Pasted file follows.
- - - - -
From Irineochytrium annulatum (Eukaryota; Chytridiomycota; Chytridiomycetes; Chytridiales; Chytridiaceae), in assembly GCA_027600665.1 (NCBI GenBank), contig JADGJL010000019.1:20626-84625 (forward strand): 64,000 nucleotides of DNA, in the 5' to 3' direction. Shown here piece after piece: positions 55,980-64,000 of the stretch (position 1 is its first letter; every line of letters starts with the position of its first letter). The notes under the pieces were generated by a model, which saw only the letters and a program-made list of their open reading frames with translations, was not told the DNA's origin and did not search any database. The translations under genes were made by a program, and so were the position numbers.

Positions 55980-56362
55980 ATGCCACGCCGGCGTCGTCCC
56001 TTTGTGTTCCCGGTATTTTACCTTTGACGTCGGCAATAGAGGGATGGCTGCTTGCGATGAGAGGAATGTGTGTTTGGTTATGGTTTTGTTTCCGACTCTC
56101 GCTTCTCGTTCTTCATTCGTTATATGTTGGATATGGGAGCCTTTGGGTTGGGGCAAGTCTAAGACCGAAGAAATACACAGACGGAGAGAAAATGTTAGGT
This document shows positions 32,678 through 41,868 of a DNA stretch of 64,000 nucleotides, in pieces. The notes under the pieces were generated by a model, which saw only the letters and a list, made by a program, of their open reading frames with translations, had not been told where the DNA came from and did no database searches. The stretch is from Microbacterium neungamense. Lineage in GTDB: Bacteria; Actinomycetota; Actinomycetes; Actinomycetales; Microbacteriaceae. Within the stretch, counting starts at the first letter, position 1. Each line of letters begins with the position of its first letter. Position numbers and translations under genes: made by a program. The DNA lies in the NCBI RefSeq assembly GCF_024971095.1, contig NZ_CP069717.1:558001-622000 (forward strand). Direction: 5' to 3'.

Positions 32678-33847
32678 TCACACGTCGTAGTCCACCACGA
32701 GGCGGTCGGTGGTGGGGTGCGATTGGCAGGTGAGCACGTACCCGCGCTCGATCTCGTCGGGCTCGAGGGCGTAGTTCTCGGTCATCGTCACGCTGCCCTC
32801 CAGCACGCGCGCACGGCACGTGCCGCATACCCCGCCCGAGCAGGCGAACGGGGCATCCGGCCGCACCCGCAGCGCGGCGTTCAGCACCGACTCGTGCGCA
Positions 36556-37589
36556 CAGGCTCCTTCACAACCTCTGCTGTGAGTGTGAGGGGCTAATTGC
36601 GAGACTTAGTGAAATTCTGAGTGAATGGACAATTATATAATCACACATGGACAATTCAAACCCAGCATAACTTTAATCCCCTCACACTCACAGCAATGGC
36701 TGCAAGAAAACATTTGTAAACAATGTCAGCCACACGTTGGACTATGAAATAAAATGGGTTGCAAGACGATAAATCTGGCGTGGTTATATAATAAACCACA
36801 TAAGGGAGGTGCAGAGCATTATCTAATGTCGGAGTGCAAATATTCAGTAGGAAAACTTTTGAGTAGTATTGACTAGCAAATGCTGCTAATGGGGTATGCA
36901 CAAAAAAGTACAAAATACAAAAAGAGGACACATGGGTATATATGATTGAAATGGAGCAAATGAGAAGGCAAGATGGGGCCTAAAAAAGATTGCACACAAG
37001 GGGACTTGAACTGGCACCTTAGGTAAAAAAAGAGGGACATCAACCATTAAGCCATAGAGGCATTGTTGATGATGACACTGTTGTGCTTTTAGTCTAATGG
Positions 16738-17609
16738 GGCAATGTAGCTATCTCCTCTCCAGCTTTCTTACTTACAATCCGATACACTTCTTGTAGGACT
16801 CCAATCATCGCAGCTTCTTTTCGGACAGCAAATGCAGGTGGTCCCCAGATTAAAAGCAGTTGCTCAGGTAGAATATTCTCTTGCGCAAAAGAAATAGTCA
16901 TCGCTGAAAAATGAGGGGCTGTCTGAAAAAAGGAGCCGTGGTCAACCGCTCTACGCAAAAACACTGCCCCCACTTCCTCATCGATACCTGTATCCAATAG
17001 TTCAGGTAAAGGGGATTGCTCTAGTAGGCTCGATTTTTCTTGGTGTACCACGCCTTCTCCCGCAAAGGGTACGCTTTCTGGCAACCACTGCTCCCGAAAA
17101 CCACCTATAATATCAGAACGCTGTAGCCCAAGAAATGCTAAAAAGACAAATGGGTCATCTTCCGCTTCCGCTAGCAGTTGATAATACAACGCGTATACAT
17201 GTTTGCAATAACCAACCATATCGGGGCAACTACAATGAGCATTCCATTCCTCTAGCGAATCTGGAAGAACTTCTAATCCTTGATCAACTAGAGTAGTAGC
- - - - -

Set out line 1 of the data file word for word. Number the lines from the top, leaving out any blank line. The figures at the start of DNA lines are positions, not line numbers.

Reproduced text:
From Irineochytrium annulatum (Eukaryota; Chytridiomycota; Chytridiomycetes; Chytridiales; Chytridiaceae), in assembly GCA_027600665.1 (NCBI GenBank), contig JADGJL010000019.1:20626-84625 (forward strand): 64,000 nucleotides of DNA, in the 5' to 3' direction. Shown here piece after piece: positions 55,980-64,000 of the stretch (position 1 is its first letter; every line of letters starts with the position of its first letter). The notes under the pieces were generated by a model, which saw only the letters and a program-made list of their open reading frames with translations, was not told the DNA's origin and did not search any database. The translations under genes were made by a program, and so were the position numbers.